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TORONTO – Details are emerging on plans by Goldman Sachs Capital Partners to shop its controlling stake in Canadian indie film distributor Alliance Films.
Investissement Québec, the investment arm of the Quebec government, on Tuesday confirmed it has joined with Goldman Sachs to shop Montreal-based Alliance Films to potential buyers of a major film library.
Montreal-based Investissement Quebec in a statement Tuesday said it is shifting its investment focus from entertainment properties to back natural resources projects and design, manufacturing and marketing of advanced materials and new technologies.
“Therefore, our investment in Alliance no longer fits our new strategy. In concert with Goldman Sachs, we decided to put Alliance up for sale at the appropriate time,” the Quebec investor, which holds a one-third stake in Alliance Films, stated.
Goldman Sachs Capital Partners has put a two-thirds stake in Alliance Films in play, a holding first acquired in 2007 as part of a wider $2.3 billion takeover of then Alliance Atlantis Communications with CanWest Global Communications Corp.
News of a possible Alliance Films sale first emerged Monday in a report in the Financial Times.
It has since emerged that Bank of Montreal has been shopping the Canadian indie distributor, which has satellite divisions in Britain and Spain, since early December.
Alliance Films also has a number of long-running output deals with U.S. partners like Relativity Media, Focus Features and Lionsgate Entertainment to release their product in Canada.
Those supply deals have brought the Canadian indie distributor boxoffice performers like The King’s Speech and currently Shame.
But the sales process has been complicated by rival Entertainment One, which is also up for sale through J.P.Morgan and Credit Suisse, having a prized supply deal with Summit Entertainment.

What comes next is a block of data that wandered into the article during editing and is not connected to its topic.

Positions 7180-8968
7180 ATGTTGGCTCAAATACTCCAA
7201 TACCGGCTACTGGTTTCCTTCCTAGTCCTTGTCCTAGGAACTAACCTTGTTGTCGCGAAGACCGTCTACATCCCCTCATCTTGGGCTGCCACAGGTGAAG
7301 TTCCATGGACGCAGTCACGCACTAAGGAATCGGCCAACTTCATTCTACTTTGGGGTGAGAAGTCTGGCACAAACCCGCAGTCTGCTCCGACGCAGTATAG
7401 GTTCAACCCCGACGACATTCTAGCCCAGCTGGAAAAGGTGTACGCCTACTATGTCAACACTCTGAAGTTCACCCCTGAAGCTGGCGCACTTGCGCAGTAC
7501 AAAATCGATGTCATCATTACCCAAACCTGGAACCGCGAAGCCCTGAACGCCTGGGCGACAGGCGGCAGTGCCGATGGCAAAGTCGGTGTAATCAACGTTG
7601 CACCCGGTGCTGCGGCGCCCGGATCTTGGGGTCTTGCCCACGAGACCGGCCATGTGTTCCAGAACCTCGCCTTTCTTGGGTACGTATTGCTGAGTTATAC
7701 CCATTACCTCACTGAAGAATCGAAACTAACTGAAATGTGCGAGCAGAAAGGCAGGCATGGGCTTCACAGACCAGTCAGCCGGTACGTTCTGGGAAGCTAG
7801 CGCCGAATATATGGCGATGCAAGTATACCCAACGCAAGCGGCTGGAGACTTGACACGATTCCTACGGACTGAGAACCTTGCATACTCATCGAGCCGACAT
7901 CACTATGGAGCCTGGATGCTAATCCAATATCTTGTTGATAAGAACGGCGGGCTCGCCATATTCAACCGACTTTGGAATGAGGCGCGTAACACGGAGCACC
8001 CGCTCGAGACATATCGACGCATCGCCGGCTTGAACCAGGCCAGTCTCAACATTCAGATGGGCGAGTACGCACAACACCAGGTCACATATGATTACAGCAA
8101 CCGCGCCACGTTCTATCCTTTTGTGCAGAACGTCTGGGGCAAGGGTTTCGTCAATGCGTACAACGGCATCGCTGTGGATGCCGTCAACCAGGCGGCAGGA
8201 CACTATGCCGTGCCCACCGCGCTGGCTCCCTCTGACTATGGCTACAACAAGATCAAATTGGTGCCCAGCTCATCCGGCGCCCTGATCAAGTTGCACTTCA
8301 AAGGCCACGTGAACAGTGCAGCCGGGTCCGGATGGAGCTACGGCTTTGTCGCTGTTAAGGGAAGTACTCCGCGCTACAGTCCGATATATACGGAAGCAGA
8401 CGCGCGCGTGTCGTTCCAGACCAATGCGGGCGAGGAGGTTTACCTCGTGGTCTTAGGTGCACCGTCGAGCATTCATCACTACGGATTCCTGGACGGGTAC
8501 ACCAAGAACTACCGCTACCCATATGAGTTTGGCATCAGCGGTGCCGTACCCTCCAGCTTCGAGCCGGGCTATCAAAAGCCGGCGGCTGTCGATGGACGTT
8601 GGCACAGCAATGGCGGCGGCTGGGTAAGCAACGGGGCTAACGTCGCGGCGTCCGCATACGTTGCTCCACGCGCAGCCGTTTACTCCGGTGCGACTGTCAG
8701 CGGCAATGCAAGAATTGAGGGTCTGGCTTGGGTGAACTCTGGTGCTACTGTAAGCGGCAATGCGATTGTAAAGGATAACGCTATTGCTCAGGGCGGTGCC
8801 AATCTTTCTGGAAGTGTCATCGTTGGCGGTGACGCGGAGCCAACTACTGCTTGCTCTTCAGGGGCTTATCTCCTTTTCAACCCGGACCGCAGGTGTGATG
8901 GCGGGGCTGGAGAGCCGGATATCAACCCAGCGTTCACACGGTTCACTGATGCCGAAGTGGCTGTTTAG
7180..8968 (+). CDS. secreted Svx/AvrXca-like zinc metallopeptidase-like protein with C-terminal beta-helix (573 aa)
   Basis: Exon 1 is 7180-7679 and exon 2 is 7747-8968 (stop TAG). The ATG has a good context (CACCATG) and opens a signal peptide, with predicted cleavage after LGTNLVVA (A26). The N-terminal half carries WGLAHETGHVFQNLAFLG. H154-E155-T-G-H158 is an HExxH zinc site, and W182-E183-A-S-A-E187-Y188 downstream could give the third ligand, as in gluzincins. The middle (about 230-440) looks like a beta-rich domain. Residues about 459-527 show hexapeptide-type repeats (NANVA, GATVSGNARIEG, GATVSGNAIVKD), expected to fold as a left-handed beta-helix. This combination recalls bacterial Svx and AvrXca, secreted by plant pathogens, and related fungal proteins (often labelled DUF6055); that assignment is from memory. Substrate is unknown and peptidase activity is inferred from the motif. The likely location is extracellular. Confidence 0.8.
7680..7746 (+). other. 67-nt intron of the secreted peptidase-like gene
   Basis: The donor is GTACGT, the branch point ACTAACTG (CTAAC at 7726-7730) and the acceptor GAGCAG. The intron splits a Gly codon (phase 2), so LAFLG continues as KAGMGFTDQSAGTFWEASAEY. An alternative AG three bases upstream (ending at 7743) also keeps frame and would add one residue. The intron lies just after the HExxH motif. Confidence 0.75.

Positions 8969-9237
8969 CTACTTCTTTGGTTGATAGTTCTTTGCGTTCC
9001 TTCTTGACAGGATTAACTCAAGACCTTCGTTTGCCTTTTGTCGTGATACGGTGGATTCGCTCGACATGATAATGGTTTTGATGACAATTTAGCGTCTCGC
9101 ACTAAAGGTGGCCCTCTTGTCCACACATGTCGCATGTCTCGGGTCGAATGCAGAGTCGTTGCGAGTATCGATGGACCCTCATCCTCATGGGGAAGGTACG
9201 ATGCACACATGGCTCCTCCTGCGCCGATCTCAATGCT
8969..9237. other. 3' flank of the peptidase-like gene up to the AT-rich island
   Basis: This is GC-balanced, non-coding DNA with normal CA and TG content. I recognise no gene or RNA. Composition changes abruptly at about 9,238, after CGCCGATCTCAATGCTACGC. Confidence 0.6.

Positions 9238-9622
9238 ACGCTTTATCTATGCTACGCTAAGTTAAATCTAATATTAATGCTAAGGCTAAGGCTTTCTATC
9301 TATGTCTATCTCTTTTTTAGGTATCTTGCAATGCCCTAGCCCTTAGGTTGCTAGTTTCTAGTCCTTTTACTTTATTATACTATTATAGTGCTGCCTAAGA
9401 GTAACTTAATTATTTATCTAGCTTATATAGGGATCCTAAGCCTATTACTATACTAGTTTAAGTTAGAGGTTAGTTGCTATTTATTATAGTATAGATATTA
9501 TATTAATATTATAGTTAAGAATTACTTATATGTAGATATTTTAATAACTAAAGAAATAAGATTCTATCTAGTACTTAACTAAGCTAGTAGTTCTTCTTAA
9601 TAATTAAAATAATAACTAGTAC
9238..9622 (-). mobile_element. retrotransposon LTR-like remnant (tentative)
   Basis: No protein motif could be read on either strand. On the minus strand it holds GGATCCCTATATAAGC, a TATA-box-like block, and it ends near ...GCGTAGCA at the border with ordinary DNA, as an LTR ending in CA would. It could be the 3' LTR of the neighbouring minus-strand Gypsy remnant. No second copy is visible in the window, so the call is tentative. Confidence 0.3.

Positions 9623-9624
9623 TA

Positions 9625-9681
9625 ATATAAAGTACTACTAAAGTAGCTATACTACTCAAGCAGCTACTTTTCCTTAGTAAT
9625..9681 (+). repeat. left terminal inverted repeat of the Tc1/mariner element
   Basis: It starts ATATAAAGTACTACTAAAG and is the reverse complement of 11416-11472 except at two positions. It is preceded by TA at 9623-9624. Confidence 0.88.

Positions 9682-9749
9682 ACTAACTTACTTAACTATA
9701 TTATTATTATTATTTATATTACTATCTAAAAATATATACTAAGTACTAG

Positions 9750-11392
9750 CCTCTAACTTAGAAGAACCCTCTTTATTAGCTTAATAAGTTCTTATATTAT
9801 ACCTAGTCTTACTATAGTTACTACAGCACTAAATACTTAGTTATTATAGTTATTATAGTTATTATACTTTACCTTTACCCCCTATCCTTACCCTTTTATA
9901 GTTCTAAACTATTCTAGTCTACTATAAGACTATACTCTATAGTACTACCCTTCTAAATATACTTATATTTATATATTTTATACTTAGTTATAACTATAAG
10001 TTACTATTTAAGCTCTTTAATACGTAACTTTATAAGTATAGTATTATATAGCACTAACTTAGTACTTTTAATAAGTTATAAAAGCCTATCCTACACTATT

That includes the Twilight movie franchise which continues to light up the Canadian box office.
That market backdrop has weakened Alliance Films traditional strangle-hold on the Canadian indie film distribution sector, and allowed Entertainment One to strengthen its own market share as both local companies compete against the major Hollywood studios at the Canadian multiplex.
Another factor impacting on Alliance Films’ chances of a sale are Canadian foreign ownership rules.
Another Canadian equity player, EdgeStone Capital Partners, in September 2007 took a 49 percent stake in Alliance Films to help Goldman Sachs meet foreign ownership requirements with its own 51 percent stake.
But a year later, Edgestone pulled out of the investment, and sold its stake onto Société Générale de financement du Québec (SGF), which was then the Quebec government’s investment arm.
Besides its investment, SGF had political motives for getting into bed with Goldman Sachs.
The government investment arm was already helping bankroll film and TV production in Quebec by Lionsgate Entertainment, and Alliance Films has a big Quebec operation with an extensive French language movie library.
SGF investing in Alliance Films was seen in part as a way to strengthen the Quebec film industry, which in 2007 was experiencing a drought in Hollywood production that has since eased.
The upshot is, as long as Ottawa keeps its stringent foreign ownership rules in place, selling Alliance Films and its extensive film library will prove a challenge.
Other private equity players kicked the tires at Alliance Films in 2007, and passed, only to see Edgestone Capital exit its own investment in short order.
Possible Canadian buyers of Alliance Films are thought to include Empire Theaters, Canada’s second-largest cinema chain, which is controlled by Donald Sobey, who was also a long-time director of the Alliance Atlantis Communications, and Entertainment One under a new owner with deep pockets.
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